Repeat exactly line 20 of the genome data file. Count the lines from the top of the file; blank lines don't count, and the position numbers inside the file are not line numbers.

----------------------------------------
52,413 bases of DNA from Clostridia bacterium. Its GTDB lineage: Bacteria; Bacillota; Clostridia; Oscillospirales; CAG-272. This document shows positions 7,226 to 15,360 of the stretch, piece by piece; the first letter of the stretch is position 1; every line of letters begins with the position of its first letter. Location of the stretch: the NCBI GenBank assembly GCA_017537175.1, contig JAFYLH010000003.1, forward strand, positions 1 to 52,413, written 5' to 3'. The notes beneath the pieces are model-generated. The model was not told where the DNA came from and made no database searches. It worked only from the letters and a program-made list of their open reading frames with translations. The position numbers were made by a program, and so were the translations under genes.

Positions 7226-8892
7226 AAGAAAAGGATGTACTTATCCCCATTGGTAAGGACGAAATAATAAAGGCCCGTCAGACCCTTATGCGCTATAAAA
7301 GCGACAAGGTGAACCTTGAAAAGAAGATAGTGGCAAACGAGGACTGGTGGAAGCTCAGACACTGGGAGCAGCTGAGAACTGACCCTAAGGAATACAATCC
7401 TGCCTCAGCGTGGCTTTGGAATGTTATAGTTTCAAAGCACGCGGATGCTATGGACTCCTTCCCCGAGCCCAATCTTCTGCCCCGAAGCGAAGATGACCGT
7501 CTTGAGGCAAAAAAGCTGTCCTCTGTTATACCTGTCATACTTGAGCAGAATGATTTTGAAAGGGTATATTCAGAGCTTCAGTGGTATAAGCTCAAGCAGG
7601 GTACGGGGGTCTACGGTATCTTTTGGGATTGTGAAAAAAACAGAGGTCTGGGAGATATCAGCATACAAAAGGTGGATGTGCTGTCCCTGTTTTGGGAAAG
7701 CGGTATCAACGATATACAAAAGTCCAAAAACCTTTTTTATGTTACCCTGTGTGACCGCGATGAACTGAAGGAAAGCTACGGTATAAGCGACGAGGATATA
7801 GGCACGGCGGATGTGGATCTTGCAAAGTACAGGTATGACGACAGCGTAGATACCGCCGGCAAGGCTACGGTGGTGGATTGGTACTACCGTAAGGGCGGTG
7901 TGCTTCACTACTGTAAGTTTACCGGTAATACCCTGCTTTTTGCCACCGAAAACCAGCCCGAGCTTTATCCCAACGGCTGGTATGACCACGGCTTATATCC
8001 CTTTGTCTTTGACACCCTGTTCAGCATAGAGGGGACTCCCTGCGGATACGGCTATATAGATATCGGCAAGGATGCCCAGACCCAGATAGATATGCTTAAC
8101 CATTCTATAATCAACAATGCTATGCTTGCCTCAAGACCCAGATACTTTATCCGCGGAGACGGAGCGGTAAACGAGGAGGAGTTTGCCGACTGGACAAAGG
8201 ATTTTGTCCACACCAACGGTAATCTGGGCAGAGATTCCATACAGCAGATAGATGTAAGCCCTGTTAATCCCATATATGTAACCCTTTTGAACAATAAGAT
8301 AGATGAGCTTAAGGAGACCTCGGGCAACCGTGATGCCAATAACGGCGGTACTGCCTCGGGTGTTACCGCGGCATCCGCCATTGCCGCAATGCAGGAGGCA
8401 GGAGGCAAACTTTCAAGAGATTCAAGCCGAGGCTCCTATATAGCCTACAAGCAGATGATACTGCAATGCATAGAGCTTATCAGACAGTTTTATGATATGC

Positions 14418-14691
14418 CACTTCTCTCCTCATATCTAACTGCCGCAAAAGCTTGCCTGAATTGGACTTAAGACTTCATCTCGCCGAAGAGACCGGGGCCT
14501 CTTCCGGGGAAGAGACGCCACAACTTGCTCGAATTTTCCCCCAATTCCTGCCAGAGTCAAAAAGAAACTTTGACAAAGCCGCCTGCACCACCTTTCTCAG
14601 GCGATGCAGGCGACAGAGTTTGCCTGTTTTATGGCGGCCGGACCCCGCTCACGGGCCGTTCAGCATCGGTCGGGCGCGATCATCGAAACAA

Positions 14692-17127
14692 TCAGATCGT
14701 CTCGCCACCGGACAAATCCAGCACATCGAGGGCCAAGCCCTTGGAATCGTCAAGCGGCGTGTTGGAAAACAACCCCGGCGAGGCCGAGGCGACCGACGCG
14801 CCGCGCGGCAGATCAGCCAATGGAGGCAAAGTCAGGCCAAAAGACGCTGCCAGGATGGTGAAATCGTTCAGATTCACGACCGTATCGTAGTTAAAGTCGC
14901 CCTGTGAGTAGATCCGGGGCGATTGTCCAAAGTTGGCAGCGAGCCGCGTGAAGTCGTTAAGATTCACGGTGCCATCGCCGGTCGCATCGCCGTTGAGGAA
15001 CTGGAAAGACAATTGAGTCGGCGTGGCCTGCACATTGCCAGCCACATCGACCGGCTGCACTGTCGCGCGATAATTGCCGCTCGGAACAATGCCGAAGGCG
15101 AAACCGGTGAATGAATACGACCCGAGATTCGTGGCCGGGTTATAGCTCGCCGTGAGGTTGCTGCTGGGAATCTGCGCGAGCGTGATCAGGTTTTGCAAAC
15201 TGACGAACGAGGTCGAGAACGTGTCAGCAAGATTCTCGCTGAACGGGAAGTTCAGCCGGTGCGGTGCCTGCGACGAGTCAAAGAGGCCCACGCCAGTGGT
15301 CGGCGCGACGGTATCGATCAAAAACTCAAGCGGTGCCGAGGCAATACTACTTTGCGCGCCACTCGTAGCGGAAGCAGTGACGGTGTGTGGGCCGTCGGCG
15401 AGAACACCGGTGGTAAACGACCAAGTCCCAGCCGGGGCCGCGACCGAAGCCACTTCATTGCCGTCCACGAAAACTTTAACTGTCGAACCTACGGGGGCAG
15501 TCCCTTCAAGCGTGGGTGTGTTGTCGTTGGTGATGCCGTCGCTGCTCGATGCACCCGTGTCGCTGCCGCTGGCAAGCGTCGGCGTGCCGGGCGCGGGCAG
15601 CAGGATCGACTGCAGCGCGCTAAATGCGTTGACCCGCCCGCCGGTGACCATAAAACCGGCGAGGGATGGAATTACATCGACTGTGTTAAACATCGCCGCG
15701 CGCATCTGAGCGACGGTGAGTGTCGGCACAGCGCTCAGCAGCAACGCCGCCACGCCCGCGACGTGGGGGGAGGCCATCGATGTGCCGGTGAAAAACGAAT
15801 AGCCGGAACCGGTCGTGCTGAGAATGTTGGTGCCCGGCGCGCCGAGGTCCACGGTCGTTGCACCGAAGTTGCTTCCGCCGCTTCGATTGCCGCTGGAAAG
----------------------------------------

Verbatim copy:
Positions 14692-17127